Overall, this is a fun collection of reinterpretations. When someone can take such liberties with the original material, and never spoil the memories of Wonder’s version, shows just how strong Stevie’s compositions are. They’re so great melodically other artists can play with them and come up with new and beautiful covers. You may not even reach back for the old Wonder records quite so quickly after listening to this one. Rating: 4 Stars (out of 5)"
Review By: Dan MacIntosh - ReviewYou.com
The Release of Messenger...
"(She) has her own vocal sound, which is beautiful by the Grace of God."
~Yusef Lateef, legendary jazz artist, Grammy award winner
Jazz vocalist Michele Thomas prepares for the CD release of her sophomore album, "MESSENGER" this coming summer ~ a release which features bright new arrangements of Stevie Wonder's most spiritually pensive and socially provocative songs.
From this daughter of a minister and progeny of Chicago’s gospel saturated Church of God In Christ (C.O.G.I.C.) denomination, it's no surprise that conscientious, message-filled music would be at the heart of her aesthetic milieu.
After years of working to establish her name in the Chicago jazz scene with her 1999 debut album, "I'LL TAKE ROMANCE", Michele has emerged with a new outlook on the state of jazz music...one that has lead her to blend a mixture of gospel, soul, and jazz, by which she strives to expand her appeal to a more diverse audience. Having already performed in some of Chicago's legendary music rooms, such as The Green Mill and Green Dolphin Street, she's already started out on solid ground.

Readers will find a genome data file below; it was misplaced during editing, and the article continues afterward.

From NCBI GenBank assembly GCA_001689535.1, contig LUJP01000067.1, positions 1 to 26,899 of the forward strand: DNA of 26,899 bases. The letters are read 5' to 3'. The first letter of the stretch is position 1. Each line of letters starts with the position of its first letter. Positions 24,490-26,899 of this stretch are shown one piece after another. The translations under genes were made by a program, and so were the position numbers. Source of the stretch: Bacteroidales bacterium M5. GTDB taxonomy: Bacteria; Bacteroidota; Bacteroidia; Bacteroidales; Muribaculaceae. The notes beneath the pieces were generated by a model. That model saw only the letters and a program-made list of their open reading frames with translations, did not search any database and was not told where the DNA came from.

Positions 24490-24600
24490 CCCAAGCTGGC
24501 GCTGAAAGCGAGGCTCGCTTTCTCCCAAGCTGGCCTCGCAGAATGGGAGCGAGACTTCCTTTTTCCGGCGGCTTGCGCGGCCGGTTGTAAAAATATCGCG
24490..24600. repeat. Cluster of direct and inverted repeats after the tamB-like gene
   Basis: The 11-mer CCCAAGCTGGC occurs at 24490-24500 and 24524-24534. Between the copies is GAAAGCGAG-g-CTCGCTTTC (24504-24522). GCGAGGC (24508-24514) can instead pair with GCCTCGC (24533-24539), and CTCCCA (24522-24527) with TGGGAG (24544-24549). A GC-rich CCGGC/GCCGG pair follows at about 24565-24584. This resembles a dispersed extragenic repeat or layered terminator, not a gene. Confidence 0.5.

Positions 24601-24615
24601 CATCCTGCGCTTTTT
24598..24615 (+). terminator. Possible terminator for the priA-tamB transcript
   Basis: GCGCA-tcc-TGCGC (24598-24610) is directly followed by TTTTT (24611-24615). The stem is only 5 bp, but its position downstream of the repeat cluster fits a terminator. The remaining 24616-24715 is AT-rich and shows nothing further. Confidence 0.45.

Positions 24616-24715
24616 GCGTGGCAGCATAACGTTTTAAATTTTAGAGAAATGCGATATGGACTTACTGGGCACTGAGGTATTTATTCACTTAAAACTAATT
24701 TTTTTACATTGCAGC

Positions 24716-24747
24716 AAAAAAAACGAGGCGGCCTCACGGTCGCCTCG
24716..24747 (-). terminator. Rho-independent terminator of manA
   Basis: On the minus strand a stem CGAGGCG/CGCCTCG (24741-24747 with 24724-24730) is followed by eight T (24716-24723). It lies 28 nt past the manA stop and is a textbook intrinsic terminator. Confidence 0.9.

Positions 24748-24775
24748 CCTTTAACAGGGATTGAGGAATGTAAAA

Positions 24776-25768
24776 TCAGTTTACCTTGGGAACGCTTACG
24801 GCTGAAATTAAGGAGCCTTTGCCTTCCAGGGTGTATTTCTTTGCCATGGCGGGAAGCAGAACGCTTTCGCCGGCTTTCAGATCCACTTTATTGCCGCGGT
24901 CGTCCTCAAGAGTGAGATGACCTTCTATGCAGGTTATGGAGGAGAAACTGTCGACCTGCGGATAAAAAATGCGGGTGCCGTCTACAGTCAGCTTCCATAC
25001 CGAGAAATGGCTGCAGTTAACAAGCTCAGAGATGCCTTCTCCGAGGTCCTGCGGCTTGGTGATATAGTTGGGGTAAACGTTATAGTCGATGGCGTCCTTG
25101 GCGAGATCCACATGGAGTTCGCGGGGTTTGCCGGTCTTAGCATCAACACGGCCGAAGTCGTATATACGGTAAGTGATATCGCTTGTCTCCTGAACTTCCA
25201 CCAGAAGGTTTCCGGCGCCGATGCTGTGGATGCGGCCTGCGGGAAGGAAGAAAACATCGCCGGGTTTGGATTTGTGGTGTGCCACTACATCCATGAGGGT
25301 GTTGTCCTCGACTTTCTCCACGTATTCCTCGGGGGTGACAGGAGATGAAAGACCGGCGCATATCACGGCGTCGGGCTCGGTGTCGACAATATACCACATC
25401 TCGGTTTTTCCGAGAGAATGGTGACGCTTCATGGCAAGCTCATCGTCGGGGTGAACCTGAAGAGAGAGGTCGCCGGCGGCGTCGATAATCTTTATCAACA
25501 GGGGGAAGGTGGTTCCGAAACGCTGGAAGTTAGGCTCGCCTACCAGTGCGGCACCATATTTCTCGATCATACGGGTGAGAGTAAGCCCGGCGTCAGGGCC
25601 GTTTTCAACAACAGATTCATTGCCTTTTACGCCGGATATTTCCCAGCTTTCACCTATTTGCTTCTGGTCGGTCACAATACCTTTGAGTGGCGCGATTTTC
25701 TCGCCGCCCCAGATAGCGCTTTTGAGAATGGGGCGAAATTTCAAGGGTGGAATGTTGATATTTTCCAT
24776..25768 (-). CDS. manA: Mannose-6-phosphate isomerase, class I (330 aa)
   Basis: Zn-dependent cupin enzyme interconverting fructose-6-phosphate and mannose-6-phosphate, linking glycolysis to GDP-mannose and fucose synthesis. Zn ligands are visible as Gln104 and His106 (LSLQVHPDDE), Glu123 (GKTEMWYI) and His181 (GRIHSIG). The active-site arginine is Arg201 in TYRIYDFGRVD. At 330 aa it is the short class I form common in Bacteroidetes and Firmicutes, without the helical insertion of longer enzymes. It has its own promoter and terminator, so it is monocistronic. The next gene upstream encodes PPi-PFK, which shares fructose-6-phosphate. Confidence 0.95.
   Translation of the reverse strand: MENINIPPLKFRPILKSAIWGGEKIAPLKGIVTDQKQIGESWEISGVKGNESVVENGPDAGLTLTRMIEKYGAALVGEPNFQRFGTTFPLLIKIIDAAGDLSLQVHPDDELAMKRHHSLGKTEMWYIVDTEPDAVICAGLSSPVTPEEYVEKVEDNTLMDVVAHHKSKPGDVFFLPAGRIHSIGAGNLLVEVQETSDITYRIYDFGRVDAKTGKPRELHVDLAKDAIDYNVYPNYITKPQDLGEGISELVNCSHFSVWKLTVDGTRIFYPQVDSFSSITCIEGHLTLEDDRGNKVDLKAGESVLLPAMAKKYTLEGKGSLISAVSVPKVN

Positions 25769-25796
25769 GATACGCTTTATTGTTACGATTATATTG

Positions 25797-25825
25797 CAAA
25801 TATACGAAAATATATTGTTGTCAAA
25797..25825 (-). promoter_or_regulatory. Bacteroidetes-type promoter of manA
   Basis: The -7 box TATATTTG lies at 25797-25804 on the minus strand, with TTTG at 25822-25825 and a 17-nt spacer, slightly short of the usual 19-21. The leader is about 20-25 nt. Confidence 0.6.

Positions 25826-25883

“Message music” is a musical genre with a political, religious, or social message, the likes of which have always been a mainstay in Stevie Wonderʼs repertoire, and still ring true today. Considering the countless covers of Stevie Wonder's songs to date, "MESSENGER" seeks to promote the significance of his socially conscious music, despite an ever-changing society.
Although many critics and record execs held the opinion that "message songs" couldn't be popular, Wonder made songs with political, religious, and social topics which became hits. As Michele says, "...Stevie just clobbered the notion that a message song doesn't have mass appeal - and he did it by writing hit after hit of conscious-centric songs."
Thomas's unique mixture of musical influences comes through in this newest CD, which takes on some of Stevie Wonder’s finest pieces— songs that were carefully hand-picked to highlight the transcendent as well as politically charged subject matters which encompass such a great portion of Wonder’s body of work.
"MESSENGER" delves into the introspective mind and spirit of Stevie Wonder's compositions with reinterpreted pieces that are transported through the contemplative and soul-tinged vocals of Michele Thomas.